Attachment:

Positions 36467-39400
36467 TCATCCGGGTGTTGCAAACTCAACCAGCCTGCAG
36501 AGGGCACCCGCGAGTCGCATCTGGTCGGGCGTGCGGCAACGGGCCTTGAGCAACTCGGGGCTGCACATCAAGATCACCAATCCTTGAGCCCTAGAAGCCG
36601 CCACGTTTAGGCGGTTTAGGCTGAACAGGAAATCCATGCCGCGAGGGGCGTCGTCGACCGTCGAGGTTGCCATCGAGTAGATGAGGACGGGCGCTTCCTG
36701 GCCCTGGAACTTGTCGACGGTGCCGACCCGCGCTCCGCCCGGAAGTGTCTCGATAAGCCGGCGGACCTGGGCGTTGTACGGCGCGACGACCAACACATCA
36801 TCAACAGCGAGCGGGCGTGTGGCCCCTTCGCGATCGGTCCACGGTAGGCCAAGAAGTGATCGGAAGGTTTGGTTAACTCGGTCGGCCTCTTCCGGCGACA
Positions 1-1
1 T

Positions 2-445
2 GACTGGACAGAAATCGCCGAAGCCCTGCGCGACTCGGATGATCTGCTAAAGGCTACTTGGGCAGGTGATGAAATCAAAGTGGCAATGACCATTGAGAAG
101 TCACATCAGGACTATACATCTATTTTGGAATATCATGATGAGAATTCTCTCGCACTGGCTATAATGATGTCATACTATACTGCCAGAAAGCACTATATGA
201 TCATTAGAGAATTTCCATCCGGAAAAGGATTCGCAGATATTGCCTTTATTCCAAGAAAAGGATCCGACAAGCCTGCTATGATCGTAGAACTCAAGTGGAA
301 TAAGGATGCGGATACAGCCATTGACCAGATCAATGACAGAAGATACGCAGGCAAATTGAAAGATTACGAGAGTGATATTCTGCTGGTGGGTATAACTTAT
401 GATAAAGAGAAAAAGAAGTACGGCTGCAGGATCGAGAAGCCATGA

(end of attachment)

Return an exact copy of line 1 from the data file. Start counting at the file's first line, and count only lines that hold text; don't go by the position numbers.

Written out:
Positions 36467-39400